“Universal Basic Income — a policy idea whereby people receive unconditional funds to help meet their most essential needs — is making waves in California. The city of Stockton is set to launch a three-year pilot program. And Y Combinator, which provides seed funding for startups, is designing a pilot project for Oakland.”
Universal Basic Income: Reclaiming Our Time for Racial Justice October 31, 2017
It’s been 40 years since we witnessed a Women’s Convention challenging our nation to take up equal rights of women in education, work, and in their personal lives, but this past weekend nearly 5,000 people, mostly women, gathered in Detroit as part of the inaugural Women’s Convention with the theme of Reclaiming Our Time.
Inspired by Congresswoman Maxine Waters’ highly esteemed mantra “reclaiming my time,” convention speakers echoed the need to restore human dignity across a wide range of social, political and economic issues.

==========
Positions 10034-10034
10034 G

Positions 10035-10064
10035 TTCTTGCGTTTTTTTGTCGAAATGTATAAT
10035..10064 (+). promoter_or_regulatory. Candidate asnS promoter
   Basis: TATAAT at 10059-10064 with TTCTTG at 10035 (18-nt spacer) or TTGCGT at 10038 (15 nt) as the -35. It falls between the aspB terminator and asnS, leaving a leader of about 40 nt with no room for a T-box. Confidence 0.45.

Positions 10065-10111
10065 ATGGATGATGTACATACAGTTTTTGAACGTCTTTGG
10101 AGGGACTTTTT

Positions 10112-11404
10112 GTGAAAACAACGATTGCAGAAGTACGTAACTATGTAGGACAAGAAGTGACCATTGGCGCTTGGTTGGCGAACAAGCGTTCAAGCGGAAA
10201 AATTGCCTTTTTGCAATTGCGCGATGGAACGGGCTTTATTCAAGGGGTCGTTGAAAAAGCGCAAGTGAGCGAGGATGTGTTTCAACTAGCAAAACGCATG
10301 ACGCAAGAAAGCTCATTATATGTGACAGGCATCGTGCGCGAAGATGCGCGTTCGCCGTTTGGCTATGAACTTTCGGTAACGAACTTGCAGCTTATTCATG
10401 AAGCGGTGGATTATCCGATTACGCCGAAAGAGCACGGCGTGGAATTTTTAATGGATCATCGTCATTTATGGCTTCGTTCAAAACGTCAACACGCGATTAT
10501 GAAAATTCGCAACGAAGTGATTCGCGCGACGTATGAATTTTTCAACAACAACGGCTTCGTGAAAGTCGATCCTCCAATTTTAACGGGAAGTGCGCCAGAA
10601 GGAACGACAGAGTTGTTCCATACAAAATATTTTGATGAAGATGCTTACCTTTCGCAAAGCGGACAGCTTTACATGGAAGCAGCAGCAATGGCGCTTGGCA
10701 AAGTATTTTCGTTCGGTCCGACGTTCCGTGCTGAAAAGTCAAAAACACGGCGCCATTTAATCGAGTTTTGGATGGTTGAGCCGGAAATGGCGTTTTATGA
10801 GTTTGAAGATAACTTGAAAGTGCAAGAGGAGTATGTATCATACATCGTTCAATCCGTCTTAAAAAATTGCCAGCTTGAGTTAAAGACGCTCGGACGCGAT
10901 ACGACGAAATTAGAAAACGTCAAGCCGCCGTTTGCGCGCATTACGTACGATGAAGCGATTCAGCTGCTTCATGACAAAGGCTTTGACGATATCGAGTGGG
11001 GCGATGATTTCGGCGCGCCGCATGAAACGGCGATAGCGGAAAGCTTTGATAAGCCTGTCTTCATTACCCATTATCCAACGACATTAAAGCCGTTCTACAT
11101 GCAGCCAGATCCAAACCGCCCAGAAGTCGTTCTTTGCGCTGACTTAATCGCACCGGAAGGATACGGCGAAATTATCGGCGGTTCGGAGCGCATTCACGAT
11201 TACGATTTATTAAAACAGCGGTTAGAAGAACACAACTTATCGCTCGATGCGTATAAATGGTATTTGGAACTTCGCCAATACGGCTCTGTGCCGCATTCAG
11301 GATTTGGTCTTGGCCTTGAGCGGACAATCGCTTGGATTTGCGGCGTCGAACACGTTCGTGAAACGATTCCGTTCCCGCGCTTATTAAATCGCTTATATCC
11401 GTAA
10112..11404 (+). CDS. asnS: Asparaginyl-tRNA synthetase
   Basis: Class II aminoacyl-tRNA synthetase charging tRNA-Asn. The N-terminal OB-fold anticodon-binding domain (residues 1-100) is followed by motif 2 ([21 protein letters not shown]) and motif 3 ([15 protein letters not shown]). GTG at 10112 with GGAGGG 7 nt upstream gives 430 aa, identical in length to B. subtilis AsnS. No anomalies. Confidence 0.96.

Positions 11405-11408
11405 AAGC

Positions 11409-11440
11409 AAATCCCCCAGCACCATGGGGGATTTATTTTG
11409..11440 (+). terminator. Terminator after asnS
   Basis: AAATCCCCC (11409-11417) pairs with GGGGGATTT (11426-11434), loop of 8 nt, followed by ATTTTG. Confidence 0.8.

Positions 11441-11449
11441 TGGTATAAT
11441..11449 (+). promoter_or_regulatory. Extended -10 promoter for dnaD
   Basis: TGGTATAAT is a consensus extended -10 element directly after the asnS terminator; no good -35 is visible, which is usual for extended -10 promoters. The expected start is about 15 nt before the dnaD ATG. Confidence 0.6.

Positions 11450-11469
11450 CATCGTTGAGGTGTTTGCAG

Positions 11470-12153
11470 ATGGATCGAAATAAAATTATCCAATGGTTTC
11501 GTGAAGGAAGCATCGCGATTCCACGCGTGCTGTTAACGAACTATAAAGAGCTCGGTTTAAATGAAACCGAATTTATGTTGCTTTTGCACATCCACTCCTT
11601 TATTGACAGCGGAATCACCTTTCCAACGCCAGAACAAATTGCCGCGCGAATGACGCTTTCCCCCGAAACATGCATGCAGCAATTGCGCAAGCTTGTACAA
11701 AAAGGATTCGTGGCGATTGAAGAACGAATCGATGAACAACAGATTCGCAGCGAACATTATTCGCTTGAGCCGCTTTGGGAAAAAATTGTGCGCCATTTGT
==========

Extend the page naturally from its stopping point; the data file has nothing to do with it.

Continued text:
The Women’s Convention lifted up the role that social movements led by women of color have played in shaping current proposals and actions to address discrimination, alienation, and exclusion. At the same time, the gathering recognized that the Women’s Movement has never amply included, let alone prioritized, Black women’s oppression and experiences in the struggle for gender justice.
Anne Price was interviewed by Income Outcome, a documentary project that explores the fundamentals of basic income and how this simple idea can help ordinary, struggling Americans overcome a rigged economy to achieve stability, prosperity, and freedom.
She had an illuminating conversation on poverty, racial wealth inequality, and basic income. Be sure to follow Income Outcome on Facebook and Twitter for more details about the film.